John Shelby Spong

Recent Meanderings

1. I really enjoyed listening to this talk on the relationship between theology and science by Professor John Polkinghorne.

2. Ben, the father of a growing family, gives us a great wee review and critique of Spong’s latest book, Jesus for the Non-Religious. I reproduce his punchy conclusion here:

‘in spite of Spong’s characterisation of his own book as radical, “shocking” and “audacious” (pp. 10, 290), the real problem is that this book is not radical enough. The Jesus who emerges from these pages is ultimately indistinguishable from any other respectably innocuous, politically correct member of the Western middle classes. Instead of provoking a challenging political or theological response, therefore, this Jesus serves to justify our own values and assumptions. To adopt such a Jesus is like the new tendency of consumers to purchase “carbon offsets” as compensation for their own greenhouse emissions: one makes a seemingly radical gesture precisely in order to ensure that nothing changes! Like purchasing a carbon offset, Spong’s Jesus – far from challenging us or provoking us to action – simply reassures us that all is well. Bishop Spong’s Jesus may be useful and consoling, then, but he is not especially interesting, much less unique. He poses no threat, no challenge. He makes no demands. He tells us nothing that we didn’t know already. And for just that reason, it’s hard to see why “the non-religious” – or anyone else, for that matter – should have any special regard for this Jesus’.

3. I was inspired by this. The photo gallery is brilliant and you can read more here.

4. The ongoing Karen-Burmese conflict on the Thai-Burma Border continues to sporadically make news. The discussion starts about 18 minutes into this podcast.

5. ‘Any word you have to hunt for in a thesaurus is the wrong word. There are no exceptions to this rule’ (Stephen King). Whadda load of debris, dregs, dross, junk, litter, lumber, offal, refuse, rubble, rummage, scrap, sweepings, trash, waste, balderdash, bilge, bunkum, claptrap, crap, drivel, gibberish, hogwash, hooey, junk, moonshine, poppycock, rot, tommyrot, balderdash, baloney, bilge, etc… you get the idea.

Weekly Meanderings

‘Hundreds of demonstrators have defied the military junta in Burma to stage a rare protest march, despite the arrests of 13 leading pro-democracy activists.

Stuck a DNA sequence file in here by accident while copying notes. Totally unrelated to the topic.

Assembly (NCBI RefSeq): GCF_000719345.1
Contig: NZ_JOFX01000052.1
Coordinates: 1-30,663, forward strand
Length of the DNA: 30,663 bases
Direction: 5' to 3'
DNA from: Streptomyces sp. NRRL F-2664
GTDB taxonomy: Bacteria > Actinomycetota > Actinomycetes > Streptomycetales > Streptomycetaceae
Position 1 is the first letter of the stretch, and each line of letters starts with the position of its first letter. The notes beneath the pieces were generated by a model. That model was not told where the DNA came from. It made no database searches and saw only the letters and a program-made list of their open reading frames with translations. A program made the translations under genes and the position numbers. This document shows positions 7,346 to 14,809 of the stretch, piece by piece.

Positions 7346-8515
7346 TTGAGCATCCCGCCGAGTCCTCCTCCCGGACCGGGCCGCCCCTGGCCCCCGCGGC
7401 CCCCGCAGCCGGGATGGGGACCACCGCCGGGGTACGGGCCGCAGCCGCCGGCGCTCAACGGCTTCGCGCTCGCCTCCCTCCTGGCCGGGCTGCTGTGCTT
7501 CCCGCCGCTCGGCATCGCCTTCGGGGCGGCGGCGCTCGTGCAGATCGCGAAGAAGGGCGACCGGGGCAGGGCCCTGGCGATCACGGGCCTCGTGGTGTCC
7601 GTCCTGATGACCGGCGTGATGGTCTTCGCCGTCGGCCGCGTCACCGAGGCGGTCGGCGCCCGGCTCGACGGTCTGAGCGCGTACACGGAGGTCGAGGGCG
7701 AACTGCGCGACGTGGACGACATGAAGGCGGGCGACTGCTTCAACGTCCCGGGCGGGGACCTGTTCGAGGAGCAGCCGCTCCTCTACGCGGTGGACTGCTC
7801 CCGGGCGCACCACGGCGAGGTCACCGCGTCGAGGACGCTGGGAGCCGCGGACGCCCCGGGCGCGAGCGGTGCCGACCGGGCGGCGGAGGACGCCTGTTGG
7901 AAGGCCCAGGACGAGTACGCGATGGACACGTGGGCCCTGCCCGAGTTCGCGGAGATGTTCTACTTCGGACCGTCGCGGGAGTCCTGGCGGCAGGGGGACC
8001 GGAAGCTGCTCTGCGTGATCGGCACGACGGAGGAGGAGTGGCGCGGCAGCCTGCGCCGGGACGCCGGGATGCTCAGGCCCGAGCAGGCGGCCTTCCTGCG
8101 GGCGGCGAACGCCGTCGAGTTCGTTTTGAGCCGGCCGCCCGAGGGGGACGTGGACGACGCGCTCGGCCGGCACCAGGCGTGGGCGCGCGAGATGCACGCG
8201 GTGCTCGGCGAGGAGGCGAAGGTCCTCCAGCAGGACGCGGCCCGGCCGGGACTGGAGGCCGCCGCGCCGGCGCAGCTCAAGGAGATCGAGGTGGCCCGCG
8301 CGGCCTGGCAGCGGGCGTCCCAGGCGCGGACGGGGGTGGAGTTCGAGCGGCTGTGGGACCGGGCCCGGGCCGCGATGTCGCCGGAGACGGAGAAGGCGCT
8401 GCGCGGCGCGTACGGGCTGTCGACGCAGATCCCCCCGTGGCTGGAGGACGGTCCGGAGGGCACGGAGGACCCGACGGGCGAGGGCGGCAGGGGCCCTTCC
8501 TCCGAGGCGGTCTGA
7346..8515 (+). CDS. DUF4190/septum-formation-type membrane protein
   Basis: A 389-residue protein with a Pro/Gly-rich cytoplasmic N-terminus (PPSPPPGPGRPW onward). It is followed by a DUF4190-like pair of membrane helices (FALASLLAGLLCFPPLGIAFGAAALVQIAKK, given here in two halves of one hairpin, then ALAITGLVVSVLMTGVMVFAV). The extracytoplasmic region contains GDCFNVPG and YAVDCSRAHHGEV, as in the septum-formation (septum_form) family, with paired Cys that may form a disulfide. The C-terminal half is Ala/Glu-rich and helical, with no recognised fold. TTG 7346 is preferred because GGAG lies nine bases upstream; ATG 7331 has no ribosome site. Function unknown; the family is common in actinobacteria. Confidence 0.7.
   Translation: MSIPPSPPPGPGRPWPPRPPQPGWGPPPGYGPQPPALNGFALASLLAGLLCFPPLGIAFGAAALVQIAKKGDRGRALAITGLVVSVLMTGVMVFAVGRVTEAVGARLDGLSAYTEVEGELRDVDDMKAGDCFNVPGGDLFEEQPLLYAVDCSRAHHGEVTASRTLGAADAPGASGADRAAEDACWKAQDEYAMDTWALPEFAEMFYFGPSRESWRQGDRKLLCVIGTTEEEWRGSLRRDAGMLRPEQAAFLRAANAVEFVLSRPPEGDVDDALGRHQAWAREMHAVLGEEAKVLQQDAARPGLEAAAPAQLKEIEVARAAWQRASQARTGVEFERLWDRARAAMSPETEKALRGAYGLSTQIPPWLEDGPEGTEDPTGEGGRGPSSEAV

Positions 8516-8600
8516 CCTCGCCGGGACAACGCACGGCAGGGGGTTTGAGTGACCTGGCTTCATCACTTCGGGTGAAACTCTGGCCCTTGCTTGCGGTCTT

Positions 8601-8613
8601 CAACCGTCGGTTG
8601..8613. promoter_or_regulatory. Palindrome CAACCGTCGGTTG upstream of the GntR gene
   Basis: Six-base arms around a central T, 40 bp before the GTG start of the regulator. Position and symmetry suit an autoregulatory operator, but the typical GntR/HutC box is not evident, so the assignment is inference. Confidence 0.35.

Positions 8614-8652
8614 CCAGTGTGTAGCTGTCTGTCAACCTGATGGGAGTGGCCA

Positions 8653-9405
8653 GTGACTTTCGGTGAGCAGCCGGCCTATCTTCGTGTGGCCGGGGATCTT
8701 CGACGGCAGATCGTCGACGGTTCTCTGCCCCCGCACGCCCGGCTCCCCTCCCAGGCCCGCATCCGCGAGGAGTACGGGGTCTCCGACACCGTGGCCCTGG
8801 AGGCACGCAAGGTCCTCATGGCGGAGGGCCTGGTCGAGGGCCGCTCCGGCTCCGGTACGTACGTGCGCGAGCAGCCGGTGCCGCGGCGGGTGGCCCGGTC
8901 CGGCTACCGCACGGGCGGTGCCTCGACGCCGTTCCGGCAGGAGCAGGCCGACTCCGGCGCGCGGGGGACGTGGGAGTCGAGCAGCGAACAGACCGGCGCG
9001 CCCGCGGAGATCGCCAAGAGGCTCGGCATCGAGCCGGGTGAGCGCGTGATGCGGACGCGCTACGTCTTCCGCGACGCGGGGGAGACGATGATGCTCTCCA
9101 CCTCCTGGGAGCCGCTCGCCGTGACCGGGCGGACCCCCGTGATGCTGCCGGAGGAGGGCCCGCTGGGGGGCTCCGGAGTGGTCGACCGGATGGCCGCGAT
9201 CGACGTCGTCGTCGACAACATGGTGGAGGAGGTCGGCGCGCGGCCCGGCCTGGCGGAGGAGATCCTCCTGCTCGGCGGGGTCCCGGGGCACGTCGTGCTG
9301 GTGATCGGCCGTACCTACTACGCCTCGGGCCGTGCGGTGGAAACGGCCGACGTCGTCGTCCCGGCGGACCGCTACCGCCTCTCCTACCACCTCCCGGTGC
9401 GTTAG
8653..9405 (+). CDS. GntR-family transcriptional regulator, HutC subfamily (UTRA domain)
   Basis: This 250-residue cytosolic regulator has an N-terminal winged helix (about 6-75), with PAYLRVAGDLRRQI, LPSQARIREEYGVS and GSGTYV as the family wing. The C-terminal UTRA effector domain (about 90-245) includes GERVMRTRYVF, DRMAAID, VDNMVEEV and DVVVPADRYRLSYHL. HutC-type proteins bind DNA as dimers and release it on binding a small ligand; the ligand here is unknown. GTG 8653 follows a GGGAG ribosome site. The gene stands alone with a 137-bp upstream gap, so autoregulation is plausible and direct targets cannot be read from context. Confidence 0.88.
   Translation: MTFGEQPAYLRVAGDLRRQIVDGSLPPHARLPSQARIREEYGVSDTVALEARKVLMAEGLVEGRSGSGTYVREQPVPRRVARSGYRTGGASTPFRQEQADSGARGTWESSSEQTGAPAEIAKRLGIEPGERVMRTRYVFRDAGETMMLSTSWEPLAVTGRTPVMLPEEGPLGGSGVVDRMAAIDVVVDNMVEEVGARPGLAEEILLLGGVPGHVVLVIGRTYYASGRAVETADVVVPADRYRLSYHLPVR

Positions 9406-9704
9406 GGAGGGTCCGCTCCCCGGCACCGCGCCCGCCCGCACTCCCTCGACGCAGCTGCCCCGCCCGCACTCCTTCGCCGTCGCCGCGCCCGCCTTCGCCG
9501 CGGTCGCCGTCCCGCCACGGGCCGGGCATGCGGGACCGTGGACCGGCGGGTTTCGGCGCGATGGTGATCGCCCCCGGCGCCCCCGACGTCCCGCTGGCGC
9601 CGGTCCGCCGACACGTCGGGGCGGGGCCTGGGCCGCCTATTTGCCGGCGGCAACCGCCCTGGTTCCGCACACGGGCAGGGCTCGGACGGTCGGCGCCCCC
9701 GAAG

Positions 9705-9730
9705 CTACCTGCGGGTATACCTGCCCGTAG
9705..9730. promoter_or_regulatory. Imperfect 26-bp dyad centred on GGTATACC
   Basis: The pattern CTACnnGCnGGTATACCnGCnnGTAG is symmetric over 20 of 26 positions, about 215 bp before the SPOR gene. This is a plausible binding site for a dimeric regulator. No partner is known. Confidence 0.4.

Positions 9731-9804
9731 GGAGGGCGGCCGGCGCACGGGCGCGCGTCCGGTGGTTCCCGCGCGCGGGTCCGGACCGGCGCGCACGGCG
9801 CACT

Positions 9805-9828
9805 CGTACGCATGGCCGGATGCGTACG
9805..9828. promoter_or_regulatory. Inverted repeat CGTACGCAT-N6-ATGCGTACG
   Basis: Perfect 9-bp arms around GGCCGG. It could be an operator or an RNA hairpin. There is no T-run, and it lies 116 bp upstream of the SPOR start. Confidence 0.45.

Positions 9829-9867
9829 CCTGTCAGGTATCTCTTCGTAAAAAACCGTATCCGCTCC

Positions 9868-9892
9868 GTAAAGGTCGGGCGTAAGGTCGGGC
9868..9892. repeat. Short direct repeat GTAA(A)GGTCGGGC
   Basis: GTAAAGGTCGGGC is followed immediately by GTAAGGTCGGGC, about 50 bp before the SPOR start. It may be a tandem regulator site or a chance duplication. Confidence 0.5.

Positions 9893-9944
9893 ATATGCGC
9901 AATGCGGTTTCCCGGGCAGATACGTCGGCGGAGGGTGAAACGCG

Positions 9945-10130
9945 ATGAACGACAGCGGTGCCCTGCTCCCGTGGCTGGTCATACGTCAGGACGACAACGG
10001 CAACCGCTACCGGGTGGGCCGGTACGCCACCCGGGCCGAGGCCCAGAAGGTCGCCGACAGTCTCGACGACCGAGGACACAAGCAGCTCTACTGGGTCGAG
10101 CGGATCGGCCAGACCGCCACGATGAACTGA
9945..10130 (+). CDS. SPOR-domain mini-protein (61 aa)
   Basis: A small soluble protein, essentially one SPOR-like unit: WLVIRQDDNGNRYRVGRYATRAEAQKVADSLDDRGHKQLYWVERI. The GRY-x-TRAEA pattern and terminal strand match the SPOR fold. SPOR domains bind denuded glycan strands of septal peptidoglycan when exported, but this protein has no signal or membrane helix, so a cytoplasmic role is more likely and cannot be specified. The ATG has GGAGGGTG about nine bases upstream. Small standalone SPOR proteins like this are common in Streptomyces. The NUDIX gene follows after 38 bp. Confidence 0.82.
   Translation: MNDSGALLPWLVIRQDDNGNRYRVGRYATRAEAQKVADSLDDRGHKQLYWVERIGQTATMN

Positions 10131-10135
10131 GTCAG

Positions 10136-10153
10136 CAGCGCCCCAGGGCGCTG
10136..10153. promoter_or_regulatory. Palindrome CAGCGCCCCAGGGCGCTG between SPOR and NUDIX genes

Witnesses said 300 people staged an hour-long march then were dispersed by gangs of unidentified men, believed to be members of the regime-created Union Solidarity and Development Association (Usda).

There has been a series of midnight raids aimed at confronting the growing protests over rising fuel prices. Among those arrested were some of the country’s most important dissidents.’ Read on here.

Also, there’s a wee interview with Pat Dodson, Pete Postlethwaite, Michael Long and Bishop John Selby Spong here and, more interestingly, Clive James here. Also, there’s an interview here with an Iraq veteran speaking out against the war and media coverage of Iraq.

More MP3’s of interest include this one on Religious Toleration in an Age of Terrorism (at about 18 mins) and this one on Minority Religious Groups in Iraq, and The War For Children’s Minds.

I really enjoyed this wee piece by Brendon O’Connor entitled Just something about George or is an anti-American century likely? and this piece by George Williams on ‘Does Australia need a Charter of Rights?’

And finally there’s Robert Fisk, who is always worth reading, on The Iraqis don’t deserve us. So we betray them… and this shocker on Abu Ghraib abuse.

And after all that heavy reading and listening …

Spong: Bishop for the non-religious

John Shelby Spong is in Melbourne this week, promoting his new book, Jesus for the Non-Religious, explaining again why he discounts almost everything in the Bible as unreliable but still believes Jesus has much to offer.

In this article, Barney Zwartz writes that ‘Spong admits that he is not a theist and rejects the idea of a personal God, but says that doesn’t make him an atheist either. He dislikes simple categorisations’. He goes on:

The problem I have with Bishop Spong is not that he is an interesting and challenging thinker, the problem I have is that he is a bishop. Because I cannot see in what meaningful sense of the world he could be called a Christian. I think he is a secular humanist – an entirely respectable position but not one that should be funded by the Anglican church. And I suspect, though this may be unworthy, that he wouldn’t have received the same notoriety as plain Jack Spong.

C’mon Zwartzy, tell us what you really think! What do you think?